Why do Japanese people live longer?

In loving memory. Chie Mihata Cron 9/19/1933-3/25/2013

In loving memory. Chie Mihata Cron 9/19/1933-3/25/2013

How did Nagano, located in the Japanese Alps, which had the highest rate of strokes and heart attacks become a region with the longest life expectancy in the world? Nagano with its harsh winters and far-away locale, makes it difficult to access food so the villagers pickled their vegetables. “One survey found that Nagano residents on average were consuming 15.1 grams of salt per day – that’s nearly three times the daily maximum in U.S. dietary guidelines” (1). The Japanese government took action by getting volunteers to provide lectures in towns where people frequented on the dangers of salt and made “home visits to measure the salt content in daily meals and make dietary recommendations” (1). These programs to help their people by reducing salt intake, limiting miso soup, encouraging daily walking by adding walking trails, creating community walks, and delaying retirement, created this amazing turn around (1).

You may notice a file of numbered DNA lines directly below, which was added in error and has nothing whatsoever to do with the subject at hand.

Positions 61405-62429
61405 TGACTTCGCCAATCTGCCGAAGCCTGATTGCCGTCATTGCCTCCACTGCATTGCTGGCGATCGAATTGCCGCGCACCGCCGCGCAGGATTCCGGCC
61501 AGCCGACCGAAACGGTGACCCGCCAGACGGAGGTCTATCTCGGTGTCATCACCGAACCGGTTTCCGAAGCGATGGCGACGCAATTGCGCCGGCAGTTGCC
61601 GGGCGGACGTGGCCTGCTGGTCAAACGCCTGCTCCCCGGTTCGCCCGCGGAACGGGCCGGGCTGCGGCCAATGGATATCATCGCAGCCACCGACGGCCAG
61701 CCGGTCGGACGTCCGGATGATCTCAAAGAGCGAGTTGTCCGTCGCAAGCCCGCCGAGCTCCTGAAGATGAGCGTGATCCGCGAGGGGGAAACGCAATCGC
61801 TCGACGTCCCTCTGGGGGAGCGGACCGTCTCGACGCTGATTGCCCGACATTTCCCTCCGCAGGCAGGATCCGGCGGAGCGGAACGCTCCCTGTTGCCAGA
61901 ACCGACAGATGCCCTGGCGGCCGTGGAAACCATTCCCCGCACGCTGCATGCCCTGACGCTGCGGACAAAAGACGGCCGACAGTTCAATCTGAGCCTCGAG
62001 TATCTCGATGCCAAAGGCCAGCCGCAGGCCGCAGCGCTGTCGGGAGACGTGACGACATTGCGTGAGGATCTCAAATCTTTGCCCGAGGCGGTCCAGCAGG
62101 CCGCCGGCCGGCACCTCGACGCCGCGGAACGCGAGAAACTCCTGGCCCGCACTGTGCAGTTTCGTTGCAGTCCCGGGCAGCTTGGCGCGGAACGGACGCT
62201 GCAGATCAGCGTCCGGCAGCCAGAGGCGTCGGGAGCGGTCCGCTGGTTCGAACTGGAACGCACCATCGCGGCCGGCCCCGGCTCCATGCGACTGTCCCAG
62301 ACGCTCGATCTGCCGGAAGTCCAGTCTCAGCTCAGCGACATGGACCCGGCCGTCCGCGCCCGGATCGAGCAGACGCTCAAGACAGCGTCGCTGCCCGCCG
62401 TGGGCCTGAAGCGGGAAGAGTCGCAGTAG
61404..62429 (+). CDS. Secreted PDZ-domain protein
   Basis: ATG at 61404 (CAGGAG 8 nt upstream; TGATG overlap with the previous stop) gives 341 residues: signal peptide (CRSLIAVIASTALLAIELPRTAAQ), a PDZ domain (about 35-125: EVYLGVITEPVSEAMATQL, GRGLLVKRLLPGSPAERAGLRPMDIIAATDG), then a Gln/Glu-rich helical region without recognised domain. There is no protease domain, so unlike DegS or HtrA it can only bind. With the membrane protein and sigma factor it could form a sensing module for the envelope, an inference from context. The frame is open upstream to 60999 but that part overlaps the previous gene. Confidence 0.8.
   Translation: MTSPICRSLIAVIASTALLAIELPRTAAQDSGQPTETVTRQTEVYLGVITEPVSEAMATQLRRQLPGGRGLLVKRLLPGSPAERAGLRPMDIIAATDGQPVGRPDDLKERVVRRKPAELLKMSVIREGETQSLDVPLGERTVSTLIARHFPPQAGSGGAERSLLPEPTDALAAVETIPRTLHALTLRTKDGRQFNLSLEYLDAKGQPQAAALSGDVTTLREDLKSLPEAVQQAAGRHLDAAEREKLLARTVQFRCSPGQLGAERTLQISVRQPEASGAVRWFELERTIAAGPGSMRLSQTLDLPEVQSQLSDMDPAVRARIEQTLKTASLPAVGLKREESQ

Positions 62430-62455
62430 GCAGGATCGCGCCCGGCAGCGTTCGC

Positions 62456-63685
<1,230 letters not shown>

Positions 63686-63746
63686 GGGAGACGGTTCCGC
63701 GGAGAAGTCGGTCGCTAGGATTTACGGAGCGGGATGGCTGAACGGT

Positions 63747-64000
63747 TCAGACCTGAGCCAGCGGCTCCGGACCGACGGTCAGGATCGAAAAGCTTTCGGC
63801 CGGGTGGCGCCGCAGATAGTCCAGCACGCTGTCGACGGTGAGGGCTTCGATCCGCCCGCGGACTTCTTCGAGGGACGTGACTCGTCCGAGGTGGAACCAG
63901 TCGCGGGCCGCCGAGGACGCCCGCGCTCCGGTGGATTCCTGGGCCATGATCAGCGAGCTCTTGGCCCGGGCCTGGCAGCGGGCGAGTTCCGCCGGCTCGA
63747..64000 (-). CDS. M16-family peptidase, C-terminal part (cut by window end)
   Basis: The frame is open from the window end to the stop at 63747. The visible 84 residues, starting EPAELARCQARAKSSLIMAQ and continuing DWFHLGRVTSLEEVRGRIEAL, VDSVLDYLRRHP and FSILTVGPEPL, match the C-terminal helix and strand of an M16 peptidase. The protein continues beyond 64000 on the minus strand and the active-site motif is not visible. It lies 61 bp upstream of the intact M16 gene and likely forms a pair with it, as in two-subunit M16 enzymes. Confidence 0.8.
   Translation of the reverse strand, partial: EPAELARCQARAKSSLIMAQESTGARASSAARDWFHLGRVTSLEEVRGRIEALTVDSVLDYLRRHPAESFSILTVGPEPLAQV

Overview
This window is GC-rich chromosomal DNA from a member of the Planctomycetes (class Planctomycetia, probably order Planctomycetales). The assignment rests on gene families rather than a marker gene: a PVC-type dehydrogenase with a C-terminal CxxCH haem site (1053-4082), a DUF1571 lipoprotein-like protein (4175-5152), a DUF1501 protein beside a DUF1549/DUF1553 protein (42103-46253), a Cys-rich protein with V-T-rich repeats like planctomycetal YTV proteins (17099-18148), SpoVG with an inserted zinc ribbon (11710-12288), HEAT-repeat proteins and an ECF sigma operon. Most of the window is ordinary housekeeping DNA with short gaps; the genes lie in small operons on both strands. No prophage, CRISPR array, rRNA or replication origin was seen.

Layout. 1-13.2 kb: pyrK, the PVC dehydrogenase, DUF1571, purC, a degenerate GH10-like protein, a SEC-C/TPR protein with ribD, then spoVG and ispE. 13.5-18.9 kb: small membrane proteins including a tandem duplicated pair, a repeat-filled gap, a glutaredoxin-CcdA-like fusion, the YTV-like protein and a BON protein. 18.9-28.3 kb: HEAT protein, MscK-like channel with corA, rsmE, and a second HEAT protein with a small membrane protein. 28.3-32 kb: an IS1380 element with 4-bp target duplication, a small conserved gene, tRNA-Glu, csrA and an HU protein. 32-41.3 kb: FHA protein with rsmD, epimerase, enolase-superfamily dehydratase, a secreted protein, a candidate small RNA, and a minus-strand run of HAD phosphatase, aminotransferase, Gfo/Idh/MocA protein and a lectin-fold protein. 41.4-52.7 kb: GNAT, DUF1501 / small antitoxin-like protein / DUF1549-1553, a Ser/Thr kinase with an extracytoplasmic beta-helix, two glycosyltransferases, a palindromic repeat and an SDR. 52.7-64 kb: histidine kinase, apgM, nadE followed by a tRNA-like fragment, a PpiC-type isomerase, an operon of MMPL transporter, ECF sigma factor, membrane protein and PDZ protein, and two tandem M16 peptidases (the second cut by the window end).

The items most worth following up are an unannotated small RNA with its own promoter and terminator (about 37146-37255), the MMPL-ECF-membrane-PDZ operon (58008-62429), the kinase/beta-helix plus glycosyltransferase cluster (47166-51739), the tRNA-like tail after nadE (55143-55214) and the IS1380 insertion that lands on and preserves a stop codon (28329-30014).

We know that salt is bad, but how bad is it? Study after study shows that show you can be healthier, feel and look younger by dietary changes and consistent exercise, which solidifies the fact that we really need to eat lots of fruit and vegetables, and limit, or avoid, chips, pretzels, soy sauce, olives, canned soups, packaged foods, and reduce overall salt intake. I’ve seen many people who had strokes, half their faces permanently paralyzed, their lives completed changed and hindered since they cannot perform the same daily tasks as before, all because of their high salt, oil covered, animal fat diets.

Japanese people have lived longer with hardly any heart disease because their diets were primarily from rice and vegetables. Once fast food restaurants, like McDonalds arrived in Japan, Japanese health declined and the Japanese people got fatter and sicker.

The Japanese people work long into their old age and attribute continued employment to health benefits, but that depends on how stressful and enjoyable the job is. People are less stressed, healthier and happier if they work fewer hours, get more sleep, practice yoga and gentle stretching, go on daily leisurely walks, avoid dairy and animal products, eat more fruits and vegetables, and enjoy home meals made from scratch.

  1. Source: Article titled “Secrets from the Longest-Living Place on Earth” from the May 2014 issue of AARP Bulletin/Real Possibilities. Pgs. 16 & 18.

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